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The Interplay of Science and The Mystical: Review of “Deciphering the Cosmic Number: The Strange Friendship of Wolfgang Pauli and Carl Jung”

December 14, 2017

This is an important and fascinating book. I just discovered it recently though published in 2009. Something sucked me into it. Perhaps my decades-long interest in the relation between science and spirit; between our intuitive, unconscious being and our rational, conscious being.

Here, as for Pauli and Jung, it’s not “science and religion” but what author, Arthur I. Miller, might prefer to see stated as “science and mysticism” or maybe “science and spirit”.

Once into the book, the hook was also the deep peer into two extraordinary minds and lives… of Wolfgang Pauli, physicist, and Carl Jung, psychologist.  And how Jung first helped Pauli out of despondency and self-destruction and then became an active collaborator as the two plumbed the depths of physical and psychic reality. Pauli seeking out the deepest, smallest structures, forces and “symbols” (mathematical equations) of the atom and Jung the structures and symbols of the mind and its “shadow side”.

There’s something here for a wide berth of readers: enough fascinating life-story for biography buffs; enough detailed atomic structure and history, personalities of early-to-mid 20th century physics for science buffs; enough political intrigue, conflict and drama for European history buffs; and enough of Pauli’s and Jung’s persistent probing into the relation of matter/energy and consciousness/life for anyone intrigued by the nature of reality and “what it’s all about”.

I want to keep this brief. So rather than summarize much of the wide-ranging, fascinating detective and historical work of the author (such as correspondence not made public before) or of the protagonists (both were historians as well as innovators in their own and related fields), here are some “take-aways” for me:

  • Innovation is fostered both by cooperative synergy and by competition (sometimes with a nasty edge)

  • While physics has advanced tremendously since Pauli’s death in 1958, some of the questions puzzling him and his colleagues remain unanswered, particularly the reason for the centrality of “137”, while even more have been raised

  • Similarly, Jung’s breakthrough insights about the collective unconscious and archetypes has been advanced in areas such as “resonant sensing” (or “remote viewing”), and “near death” studies, much remains shrouded in mystery

  • “The academy” and control centers of both physics and psychology remain basically as closed and averse to serious research and examination of “parapsychology” as they were 50+ years ago, though these two men, with others since, have demonstrated the viability and promise of such research and consideration

  • (In other words, as to the above, institutional resistance yet needs to be broken down… resistance stemming from the doubly irrational positions of pure materialism in the physical sciences and much of psychology and the “magical” supernaturalism of its major opponents operating out of the orthodox theism of the monotheistic religions)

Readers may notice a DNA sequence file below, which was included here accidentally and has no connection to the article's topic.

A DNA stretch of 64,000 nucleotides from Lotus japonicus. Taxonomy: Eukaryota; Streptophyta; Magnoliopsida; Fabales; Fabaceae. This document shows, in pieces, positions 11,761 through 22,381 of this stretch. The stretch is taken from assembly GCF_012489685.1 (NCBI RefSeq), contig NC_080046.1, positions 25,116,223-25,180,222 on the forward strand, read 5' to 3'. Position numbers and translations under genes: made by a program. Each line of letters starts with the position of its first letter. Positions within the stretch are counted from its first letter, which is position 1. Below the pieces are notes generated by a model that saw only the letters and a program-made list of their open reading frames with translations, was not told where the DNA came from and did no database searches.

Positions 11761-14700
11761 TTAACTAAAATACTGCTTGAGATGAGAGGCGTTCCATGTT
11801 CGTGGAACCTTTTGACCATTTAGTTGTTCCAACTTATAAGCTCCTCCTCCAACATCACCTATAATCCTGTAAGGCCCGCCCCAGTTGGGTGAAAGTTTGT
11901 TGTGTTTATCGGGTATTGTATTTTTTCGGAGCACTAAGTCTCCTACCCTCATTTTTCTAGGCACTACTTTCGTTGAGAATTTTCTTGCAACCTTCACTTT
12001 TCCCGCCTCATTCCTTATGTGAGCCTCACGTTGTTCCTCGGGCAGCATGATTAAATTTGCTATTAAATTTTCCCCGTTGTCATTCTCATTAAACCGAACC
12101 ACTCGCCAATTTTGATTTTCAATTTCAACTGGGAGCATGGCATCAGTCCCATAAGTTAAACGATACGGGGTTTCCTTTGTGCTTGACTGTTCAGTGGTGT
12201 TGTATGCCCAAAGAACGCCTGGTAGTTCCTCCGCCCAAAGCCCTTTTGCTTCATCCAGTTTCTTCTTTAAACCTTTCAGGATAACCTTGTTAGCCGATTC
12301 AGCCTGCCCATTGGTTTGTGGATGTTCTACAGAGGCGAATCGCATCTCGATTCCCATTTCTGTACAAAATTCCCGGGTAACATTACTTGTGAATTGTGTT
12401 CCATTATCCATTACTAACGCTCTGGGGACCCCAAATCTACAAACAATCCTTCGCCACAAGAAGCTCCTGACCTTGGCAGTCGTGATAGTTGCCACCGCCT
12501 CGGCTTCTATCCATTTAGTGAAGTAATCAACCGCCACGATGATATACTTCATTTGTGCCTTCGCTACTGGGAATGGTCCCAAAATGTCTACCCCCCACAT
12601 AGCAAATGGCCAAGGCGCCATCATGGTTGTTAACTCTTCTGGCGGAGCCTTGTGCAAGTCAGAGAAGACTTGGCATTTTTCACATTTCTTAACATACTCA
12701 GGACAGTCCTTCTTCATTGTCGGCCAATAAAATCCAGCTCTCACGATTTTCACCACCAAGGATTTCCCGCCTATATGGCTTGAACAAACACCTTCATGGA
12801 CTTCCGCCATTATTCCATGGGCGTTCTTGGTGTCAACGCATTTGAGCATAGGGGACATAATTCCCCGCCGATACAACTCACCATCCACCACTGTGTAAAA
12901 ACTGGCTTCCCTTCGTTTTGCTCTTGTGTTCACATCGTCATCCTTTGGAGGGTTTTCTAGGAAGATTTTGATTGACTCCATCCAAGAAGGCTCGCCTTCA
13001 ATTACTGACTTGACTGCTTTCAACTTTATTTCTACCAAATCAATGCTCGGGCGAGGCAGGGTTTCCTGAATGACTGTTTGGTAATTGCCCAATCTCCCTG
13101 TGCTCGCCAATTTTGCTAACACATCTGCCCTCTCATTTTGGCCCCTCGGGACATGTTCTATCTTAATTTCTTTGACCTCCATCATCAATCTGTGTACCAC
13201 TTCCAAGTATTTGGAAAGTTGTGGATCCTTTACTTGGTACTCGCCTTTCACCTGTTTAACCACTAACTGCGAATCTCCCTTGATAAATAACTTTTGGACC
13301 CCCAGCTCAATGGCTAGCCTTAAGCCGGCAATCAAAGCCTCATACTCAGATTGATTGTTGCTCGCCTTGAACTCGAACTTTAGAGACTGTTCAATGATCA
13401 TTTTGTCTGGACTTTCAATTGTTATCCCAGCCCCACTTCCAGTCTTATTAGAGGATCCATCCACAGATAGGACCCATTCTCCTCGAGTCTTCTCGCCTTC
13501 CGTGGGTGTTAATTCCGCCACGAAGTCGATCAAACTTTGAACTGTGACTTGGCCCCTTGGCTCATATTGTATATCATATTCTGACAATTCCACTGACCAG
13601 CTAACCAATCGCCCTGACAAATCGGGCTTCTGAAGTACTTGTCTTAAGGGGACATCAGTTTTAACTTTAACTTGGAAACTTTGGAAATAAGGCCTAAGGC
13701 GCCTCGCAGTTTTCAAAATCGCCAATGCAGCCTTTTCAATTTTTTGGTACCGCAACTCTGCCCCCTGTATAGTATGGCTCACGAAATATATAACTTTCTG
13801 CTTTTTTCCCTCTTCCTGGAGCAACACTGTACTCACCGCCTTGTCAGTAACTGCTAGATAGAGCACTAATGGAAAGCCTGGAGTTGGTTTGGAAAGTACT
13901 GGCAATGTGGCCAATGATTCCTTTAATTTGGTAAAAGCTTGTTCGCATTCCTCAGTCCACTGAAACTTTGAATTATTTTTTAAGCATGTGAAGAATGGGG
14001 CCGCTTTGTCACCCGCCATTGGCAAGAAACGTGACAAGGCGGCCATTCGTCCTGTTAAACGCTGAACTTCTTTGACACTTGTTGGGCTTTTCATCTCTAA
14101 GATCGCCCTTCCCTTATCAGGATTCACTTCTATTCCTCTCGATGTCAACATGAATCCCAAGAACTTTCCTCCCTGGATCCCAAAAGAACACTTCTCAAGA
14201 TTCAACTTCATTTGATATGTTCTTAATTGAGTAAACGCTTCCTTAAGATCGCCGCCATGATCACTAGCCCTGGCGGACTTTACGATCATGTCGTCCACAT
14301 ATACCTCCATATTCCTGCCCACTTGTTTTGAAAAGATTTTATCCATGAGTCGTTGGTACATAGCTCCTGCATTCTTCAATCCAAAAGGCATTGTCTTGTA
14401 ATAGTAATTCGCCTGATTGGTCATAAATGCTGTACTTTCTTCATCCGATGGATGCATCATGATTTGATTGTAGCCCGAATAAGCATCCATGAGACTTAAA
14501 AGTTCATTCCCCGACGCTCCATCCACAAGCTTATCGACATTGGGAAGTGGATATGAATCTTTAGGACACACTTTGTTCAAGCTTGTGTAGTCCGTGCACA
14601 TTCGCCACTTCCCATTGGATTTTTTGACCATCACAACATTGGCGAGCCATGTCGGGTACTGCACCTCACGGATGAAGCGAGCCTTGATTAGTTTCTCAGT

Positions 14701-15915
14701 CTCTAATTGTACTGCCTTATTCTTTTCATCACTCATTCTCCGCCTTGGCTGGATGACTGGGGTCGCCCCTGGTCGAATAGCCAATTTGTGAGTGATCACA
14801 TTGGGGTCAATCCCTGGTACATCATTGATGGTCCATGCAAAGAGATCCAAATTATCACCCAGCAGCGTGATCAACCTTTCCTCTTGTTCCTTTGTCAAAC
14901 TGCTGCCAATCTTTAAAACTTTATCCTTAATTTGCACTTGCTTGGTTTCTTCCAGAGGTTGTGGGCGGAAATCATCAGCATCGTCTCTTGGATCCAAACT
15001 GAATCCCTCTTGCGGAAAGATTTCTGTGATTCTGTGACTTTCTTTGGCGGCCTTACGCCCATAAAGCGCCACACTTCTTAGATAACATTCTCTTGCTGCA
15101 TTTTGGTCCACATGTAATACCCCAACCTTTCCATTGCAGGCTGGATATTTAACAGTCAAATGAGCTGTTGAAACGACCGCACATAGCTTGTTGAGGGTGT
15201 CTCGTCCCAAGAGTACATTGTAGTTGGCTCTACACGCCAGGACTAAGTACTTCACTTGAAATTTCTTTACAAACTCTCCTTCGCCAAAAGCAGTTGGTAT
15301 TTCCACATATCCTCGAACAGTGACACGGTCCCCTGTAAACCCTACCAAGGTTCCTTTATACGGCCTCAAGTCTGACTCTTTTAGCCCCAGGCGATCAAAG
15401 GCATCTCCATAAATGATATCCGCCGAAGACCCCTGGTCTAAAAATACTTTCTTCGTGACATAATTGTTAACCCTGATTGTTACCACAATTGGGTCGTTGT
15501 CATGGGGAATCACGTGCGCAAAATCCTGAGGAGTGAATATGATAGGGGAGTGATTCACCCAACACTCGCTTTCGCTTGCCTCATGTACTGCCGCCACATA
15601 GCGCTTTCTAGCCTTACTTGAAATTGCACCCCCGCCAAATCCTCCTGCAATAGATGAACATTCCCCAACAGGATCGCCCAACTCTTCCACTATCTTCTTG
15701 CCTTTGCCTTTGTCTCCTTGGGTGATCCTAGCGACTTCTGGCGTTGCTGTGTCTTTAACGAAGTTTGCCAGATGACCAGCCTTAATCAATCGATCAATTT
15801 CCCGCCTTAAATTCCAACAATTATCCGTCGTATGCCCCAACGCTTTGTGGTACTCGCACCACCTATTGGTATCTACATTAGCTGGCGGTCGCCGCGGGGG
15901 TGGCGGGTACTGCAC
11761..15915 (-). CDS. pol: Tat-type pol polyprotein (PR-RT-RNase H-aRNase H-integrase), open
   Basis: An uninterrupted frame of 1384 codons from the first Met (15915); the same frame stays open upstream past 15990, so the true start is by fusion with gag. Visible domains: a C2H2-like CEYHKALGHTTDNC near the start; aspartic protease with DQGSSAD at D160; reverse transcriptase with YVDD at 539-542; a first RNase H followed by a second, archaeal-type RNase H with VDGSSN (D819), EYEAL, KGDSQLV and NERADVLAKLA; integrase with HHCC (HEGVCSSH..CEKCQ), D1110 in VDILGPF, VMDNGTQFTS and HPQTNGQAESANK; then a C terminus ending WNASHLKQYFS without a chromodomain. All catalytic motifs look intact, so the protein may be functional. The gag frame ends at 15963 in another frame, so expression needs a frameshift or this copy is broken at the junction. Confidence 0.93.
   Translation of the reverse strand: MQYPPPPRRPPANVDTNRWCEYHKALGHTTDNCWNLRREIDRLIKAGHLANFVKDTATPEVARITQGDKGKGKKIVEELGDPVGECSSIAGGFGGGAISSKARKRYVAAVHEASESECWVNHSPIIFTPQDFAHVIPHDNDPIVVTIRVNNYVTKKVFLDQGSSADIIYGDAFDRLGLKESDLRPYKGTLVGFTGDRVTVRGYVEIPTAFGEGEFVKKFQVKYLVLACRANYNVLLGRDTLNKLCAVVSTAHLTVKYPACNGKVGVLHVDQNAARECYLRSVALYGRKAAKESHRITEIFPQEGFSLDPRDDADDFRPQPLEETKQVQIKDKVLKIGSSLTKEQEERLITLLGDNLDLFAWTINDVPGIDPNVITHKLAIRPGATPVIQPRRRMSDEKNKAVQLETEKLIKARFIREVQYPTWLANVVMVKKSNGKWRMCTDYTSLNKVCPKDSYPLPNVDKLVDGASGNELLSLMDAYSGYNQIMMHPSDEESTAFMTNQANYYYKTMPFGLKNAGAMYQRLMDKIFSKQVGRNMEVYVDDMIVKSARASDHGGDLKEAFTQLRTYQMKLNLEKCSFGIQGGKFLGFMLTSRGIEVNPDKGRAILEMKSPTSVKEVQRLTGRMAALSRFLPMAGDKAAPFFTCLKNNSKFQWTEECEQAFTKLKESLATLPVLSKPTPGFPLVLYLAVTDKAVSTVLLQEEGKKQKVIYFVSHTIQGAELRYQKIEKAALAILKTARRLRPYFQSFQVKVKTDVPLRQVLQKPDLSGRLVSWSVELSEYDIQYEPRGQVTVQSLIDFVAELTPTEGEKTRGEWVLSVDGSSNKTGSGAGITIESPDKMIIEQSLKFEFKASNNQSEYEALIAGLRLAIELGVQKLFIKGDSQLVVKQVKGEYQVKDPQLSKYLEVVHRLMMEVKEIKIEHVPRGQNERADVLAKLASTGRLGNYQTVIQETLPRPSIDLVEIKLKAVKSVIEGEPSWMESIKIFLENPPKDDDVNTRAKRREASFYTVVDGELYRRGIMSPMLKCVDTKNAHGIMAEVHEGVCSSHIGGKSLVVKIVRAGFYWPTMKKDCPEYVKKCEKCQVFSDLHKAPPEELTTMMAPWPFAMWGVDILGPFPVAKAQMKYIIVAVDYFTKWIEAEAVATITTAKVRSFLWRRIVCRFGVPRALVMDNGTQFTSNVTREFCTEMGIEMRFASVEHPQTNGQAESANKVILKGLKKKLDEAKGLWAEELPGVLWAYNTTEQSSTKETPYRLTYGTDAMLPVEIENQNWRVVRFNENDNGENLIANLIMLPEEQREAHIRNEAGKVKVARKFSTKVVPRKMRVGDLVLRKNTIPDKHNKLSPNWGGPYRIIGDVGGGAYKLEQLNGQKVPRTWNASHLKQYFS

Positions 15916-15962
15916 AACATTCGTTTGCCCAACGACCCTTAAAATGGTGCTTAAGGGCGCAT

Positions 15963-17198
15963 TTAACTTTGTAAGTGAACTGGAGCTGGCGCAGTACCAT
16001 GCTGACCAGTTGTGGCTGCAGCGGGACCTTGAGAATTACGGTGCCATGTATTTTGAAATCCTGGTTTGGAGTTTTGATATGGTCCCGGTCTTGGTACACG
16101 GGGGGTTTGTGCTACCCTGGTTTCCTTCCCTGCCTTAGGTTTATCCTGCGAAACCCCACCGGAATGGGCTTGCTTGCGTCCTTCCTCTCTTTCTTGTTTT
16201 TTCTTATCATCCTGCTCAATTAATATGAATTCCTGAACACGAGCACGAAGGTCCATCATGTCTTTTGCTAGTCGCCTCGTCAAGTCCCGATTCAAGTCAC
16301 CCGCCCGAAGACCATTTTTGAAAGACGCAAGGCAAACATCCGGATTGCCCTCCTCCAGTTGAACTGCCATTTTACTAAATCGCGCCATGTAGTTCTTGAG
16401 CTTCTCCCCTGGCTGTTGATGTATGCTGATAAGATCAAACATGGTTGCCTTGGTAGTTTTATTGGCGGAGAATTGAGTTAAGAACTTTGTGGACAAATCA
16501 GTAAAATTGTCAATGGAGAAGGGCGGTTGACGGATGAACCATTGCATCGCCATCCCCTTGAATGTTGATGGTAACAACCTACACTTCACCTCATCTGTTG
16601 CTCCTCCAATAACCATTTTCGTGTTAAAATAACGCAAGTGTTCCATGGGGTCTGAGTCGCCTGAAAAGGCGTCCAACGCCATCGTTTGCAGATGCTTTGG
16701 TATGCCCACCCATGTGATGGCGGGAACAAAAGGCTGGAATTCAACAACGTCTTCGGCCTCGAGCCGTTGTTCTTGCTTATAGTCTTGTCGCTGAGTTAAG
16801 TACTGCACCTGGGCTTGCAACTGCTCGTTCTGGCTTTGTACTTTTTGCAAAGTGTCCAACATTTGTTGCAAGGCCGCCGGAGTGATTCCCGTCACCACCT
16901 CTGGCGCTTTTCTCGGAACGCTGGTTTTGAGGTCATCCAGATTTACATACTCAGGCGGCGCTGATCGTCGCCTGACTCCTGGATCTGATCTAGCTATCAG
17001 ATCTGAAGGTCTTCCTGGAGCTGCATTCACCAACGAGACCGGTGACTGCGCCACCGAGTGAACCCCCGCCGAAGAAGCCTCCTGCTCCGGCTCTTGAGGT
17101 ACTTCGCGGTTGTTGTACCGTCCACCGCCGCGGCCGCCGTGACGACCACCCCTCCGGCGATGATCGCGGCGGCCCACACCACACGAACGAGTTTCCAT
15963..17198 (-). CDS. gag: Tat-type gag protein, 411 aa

My own reflection, a step beyond or aside from where Arthur Miller leaves us, is that the complementarity of opposite poles considered crucial in both physics and psychology by Pauli and Jung is most often not in play, on a human level.  That is, few people allow for a valid “opposite” or counter-balance to their own perspective. We need a breakthrough toward mutual respect and greater introspection.  Rather than this holding sway, vast energy is being wasted by certain science representatives opposing religion (and/or spirituality) too broadly.  In reaction, many religious leaders and lay people take up an offense, counter-attacking science, being anti-evolution and such.

Fear of being ostracized or ridiculed by their colleagues, and of institutional “penalties” held back Pauli and Jung from some of what they wished to contribute to stimulate further thinking and research.  Sadly, it is not much different yet today.  But the legacy of both men, and of their “strange” and productive friendship leaves us a lot to work from and an inspiration to forge ahead.     

2 Comments leave one →
  1. hoju1959 permalink
    December 15, 2017 10:59 am

    Howard, I think this book has too many big words for me! Do you know of a primer for laypeople?

  2. December 27, 2017 10:56 am

    Sorry, I missed seeing your comment/question. As to a “primer” on these two men, they both have biographies out, I believe. I know Jung does at least. As to a primer on the same subjects, such as the relation of physics and “mind” or consciousness/the unconscious (individual or collective), there are probably many. I don’t actually read much in this area lately, to have good and recent recommendations.

    However, I’m about to review one of the classics among physics/consciousness primers, very well researched and written for a lay audience, with very little math or advanced physics or “technical” philosophy: “The Field”, by Lynne McTaggart. I highly recommend this book as very readable, fascinating, and important as well.

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